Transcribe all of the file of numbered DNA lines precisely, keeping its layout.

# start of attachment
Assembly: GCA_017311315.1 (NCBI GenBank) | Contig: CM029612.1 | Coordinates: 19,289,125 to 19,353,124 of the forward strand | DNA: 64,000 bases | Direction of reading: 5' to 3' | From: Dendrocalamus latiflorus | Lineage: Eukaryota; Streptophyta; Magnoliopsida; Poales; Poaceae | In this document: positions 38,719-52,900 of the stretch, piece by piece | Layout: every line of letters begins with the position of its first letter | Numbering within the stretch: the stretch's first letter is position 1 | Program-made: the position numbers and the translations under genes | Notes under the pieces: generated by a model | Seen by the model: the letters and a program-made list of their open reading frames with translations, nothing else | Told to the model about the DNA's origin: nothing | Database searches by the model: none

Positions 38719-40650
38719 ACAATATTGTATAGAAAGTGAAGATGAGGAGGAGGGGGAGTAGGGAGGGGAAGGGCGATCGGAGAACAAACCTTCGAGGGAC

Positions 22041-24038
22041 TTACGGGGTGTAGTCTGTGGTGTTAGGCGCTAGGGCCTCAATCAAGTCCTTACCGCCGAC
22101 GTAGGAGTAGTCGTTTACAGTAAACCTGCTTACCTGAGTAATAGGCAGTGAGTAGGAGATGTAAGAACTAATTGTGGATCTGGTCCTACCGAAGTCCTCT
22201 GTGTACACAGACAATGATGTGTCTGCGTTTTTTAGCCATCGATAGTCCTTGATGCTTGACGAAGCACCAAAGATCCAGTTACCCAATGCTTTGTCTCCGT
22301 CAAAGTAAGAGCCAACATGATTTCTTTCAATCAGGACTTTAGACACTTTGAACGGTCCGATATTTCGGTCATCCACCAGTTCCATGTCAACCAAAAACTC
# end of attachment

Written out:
Assembly: GCA_017311315.1 (NCBI GenBank) | Contig: CM029612.1 | Coordinates: 19,289,125 to 19,353,124 of the forward strand | DNA: 64,000 bases | Direction of reading: 5' to 3' | From: Dendrocalamus latiflorus | Lineage: Eukaryota; Streptophyta; Magnoliopsida; Poales; Poaceae | In this document: positions 38,719-52,900 of the stretch, piece by piece | Layout: every line of letters begins with the position of its first letter | Numbering within the stretch: the stretch's first letter is position 1 | Program-made: the position numbers and the translations under genes | Notes under the pieces: generated by a model | Seen by the model: the letters and a program-made list of their open reading frames with translations, nothing else | Told to the model about the DNA's origin: nothing | Database searches by the model: none

Positions 38719-40650
38719 ACAATATTGTATAGAAAGTGAAGATGAGGAGGAGGGGGAGTAGGGAGGGGAAGGGCGATCGGAGAACAAACCTTCGAGGGAC

Positions 22041-24038
22041 TTACGGGGTGTAGTCTGTGGTGTTAGGCGCTAGGGCCTCAATCAAGTCCTTACCGCCGAC
22101 GTAGGAGTAGTCGTTTACAGTAAACCTGCTTACCTGAGTAATAGGCAGTGAGTAGGAGATGTAAGAACTAATTGTGGATCTGGTCCTACCGAAGTCCTCT
22201 GTGTACACAGACAATGATGTGTCTGCGTTTTTTAGCCATCGATAGTCCTTGATGCTTGACGAAGCACCAAAGATCCAGTTACCCAATGCTTTGTCTCCGT
22301 CAAAGTAAGAGCCAACATGATTTCTTTCAATCAGGACTTTAGACACTTTGAACGGTCCGATATTTCGGTCATCCACCAGTTCCATGTCAACCAAAAACTC